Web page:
A regional body of Arab Gulf states will hold its annual meeting in Saudi Arabia next week and not the UAE as previously planned.
The Gulf Cooperation Council (GCC) said late Sunday it will meet in Riyadh on 10 December. It is the group's 40th summit.
The meeting had been scheduled to be held in the UAE since last year. GCC officials did not say why they decided to move the event to Saudi Arabia.
The GCC is a bloc composed of Bahrain, Kuwait, Oman, Qatar, Saudi Arabia and the UAE.
The bloc has been fractured by a two-year boycott by Bahrain, the UAE and Saudi Arabia - as well as Egypt - of Qatar over a political dispute.
Recently, however, teams from Saudi Arabia and the UAE broke their ongoing blockade and traveled to Qatar for the 2019 Arabian Gulf Cup soccer tournament.
The first game of the Gulf Cup kicked-off in Doha on Tuesday afternoon.
The Gulf Cup see the six member states of the Gulf Cooperation Council, plus Iraq and Yemen, all taking part.
The biennial competition looked under threat when the UAE, Bahrain and Saudi Arabia - plus Egypt - launched a blockade on Qatar in June 2017, cutting off land, sea and air routes to the country.
It is believed that the siege of Qatar has been due to Doha's independent foreign policy and media outlets.
There is also said to be lingering resentment from some Gulf states over Qatar's hosting of the 2022 World Cup.
The 2017 Gulf Cup was due to be played in Qatar but was moved to Kuwait when Saudi Arabia, the UAE and Bahrain threatened to boycott the tournament.
In what some commentators believe is a sign the embargo could be eased soon, the three Gulf states agreed to take part in this year's tournament in Qatar, effectively breaking the blockade on Doha.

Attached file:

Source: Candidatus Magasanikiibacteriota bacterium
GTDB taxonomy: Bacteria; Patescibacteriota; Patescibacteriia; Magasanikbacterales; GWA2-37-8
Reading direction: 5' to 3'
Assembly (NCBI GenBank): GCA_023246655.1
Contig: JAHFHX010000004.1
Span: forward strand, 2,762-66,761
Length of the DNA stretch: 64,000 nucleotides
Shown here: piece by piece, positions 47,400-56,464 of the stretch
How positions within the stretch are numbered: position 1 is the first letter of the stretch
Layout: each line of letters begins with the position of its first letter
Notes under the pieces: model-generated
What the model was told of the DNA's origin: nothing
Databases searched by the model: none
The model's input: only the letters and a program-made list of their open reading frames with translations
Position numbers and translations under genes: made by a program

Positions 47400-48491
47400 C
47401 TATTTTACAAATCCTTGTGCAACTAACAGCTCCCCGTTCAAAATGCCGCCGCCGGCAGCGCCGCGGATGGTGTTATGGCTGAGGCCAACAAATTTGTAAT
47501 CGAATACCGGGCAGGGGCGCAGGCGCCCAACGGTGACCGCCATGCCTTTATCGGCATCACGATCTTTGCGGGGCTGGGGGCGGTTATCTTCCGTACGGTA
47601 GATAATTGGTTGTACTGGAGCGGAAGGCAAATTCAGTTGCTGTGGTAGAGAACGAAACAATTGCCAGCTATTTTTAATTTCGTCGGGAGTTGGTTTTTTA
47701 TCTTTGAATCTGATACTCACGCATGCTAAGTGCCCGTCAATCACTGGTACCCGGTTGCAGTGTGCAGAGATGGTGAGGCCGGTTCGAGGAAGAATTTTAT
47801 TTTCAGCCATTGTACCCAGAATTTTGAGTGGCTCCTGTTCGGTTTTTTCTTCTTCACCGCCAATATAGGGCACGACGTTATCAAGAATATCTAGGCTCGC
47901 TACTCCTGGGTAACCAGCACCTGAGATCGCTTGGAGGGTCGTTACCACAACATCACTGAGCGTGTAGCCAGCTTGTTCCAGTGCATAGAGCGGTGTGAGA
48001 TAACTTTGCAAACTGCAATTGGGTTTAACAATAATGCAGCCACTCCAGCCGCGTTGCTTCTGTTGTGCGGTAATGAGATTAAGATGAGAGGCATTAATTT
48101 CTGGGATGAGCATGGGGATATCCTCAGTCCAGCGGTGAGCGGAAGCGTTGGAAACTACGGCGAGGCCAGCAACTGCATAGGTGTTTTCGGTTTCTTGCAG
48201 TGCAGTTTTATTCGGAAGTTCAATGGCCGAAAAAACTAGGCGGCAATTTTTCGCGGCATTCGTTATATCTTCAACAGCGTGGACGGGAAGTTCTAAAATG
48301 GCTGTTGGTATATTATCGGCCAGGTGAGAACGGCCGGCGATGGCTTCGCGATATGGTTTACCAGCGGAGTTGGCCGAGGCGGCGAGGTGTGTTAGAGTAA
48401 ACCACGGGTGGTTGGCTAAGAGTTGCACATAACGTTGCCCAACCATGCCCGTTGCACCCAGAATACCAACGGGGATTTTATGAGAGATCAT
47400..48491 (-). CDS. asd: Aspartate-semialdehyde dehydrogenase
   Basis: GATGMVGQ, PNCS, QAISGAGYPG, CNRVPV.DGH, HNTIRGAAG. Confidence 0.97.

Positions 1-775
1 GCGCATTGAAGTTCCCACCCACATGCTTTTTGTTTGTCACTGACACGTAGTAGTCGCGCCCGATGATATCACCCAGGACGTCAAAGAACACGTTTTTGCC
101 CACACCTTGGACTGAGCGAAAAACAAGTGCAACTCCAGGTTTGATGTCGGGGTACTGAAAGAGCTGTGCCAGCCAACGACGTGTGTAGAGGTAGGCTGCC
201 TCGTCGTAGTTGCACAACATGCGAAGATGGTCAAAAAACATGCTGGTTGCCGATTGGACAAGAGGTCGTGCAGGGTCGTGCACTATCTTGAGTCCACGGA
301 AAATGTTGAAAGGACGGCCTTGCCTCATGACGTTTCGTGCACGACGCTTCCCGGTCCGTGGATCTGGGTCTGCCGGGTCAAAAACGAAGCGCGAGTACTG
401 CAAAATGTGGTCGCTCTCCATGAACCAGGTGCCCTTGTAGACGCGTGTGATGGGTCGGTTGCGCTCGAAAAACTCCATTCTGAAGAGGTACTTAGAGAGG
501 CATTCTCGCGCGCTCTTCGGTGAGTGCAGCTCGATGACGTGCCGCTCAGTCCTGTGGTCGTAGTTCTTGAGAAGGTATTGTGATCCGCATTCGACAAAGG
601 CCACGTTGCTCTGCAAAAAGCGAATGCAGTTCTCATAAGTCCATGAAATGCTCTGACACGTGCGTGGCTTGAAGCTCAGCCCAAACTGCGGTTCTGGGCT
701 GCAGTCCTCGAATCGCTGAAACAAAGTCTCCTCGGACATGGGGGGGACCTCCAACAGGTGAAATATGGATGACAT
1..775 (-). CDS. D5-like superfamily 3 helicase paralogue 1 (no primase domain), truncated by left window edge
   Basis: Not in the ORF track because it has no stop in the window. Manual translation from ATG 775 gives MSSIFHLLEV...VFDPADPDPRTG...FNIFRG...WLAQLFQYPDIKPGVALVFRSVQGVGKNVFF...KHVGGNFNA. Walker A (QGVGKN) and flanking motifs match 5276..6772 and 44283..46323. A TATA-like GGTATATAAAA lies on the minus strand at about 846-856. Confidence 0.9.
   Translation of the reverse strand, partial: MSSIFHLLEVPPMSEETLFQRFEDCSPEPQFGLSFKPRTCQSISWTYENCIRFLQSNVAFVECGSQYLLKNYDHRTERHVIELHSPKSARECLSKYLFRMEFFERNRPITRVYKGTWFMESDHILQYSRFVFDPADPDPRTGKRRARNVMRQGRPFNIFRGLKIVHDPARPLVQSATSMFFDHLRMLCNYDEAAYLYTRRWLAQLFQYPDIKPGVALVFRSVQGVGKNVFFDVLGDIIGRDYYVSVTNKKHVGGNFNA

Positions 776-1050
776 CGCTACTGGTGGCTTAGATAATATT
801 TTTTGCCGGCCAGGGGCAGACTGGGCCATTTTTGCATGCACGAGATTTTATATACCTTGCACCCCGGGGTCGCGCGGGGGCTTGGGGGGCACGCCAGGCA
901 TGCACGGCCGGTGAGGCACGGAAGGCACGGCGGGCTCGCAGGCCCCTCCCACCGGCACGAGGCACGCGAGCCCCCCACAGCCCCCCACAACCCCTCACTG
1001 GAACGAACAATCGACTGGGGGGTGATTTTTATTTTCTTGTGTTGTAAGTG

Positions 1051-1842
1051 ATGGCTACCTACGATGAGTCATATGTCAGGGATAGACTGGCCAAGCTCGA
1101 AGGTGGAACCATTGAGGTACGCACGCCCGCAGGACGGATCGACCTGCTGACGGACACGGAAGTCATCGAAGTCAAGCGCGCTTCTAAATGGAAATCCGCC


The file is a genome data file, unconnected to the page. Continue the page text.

The UAE team took a circuitous route to Qatar via Kuwait to avoid flying straight to Doha, but the Saudi team flew directly to Qatar.
Coverage of the Gulf Cup has been low-key in Emirati and Saudi media, while some outlets have chosen to ignore it.
Analysts have dubbed the move an act of "football diplomacy" and could be a small but significant step towards diplomatic relations being re-established between the Gulf states.
Bill Law, editor of the Arab Digest, noted that while the UAE still opposes Qatar's alleged support for the Muslim Brotherhood and Saudi Arabia remains opposed to Doha-based broadcaster Al Jazeera, football could be a vehicle used to end the crisis.
"The Gulf Cup is the road chosen to start the process of bringing an end to a silly dispute that substantially wrecked the GCC, benefitted regional rival Iran and did reputational damage to the UAE and Saudi Arabia," he said.
"Qatar has emerged relatively unscathed economically and reputationally: it is widely seen as the adult in the room in its handling of the feud.
Copyright @ 2019 The New Arab.